• Establish an F.O.B. in Australia that covers your full cost of goods and provides margin for your Brewery.
  • Estimated landed costs for containers into the U.S.; should include inland freight to Aussie Port, Export Duties, Sea Freight to the US. Port, Import Duties, Federal Excise Taxes, Importer Fees/Margin, Inland Freight to U.S. destination, State Excise Taxes, Distributor Margin (30% normal), Sales Rep Commission and Retailer Margin (25-30% normal).
  • This should lead the brand owner to Recommended PTR’s/PTC’s for each SKU.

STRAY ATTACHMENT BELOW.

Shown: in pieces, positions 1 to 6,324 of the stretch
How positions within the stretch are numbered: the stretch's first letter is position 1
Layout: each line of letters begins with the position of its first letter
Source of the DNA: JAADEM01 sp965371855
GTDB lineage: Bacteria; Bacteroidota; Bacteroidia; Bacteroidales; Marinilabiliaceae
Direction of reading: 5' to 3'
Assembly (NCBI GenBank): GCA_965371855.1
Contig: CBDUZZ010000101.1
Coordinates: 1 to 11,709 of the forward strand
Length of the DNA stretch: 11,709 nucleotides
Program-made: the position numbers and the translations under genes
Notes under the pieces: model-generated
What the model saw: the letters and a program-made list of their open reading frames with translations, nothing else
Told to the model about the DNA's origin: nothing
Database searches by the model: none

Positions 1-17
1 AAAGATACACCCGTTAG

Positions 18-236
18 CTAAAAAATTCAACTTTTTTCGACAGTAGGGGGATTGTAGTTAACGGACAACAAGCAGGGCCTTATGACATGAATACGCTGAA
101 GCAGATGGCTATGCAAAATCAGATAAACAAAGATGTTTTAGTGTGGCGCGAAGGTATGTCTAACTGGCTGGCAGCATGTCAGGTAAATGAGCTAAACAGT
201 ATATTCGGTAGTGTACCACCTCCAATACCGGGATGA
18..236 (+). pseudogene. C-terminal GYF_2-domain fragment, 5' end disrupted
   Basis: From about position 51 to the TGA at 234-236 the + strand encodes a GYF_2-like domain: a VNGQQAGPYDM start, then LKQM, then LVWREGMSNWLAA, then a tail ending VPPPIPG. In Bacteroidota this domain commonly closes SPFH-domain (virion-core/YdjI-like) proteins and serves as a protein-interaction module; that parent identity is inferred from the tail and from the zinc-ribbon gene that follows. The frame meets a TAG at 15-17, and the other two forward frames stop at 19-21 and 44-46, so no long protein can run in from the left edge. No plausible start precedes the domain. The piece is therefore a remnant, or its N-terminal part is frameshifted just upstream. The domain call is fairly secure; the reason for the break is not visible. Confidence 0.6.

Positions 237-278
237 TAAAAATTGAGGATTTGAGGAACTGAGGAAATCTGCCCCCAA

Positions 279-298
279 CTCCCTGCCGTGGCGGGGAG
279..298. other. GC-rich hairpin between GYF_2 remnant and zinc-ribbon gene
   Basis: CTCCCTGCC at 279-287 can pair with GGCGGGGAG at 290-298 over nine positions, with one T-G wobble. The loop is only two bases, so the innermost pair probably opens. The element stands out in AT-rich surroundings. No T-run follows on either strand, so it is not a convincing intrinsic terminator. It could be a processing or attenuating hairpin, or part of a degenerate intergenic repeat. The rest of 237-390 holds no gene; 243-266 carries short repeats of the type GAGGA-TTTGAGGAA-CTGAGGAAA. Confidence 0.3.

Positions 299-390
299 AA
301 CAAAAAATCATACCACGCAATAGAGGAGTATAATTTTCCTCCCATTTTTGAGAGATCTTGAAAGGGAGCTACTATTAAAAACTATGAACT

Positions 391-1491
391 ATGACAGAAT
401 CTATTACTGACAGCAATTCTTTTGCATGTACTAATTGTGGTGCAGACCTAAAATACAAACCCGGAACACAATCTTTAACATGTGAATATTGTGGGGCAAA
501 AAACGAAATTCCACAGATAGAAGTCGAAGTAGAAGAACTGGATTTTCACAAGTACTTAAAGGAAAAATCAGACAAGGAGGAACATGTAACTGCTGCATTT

Please find All 7 Questions You Will be Asked by US Beer Importers here: http://beveragetradenetwork.com/en/btn-academy/ready-to-export-your-craft-beer-to-usa-here-are-the-7-questions-you-will-be-asked-by-us-beer-importers–389.htm

If you are looking to export your craft beer brand to USA, we encourage you to attend US export conference on Sept 2. Check out the speakers here http://australiatradetasting.com/en/conference-26.htm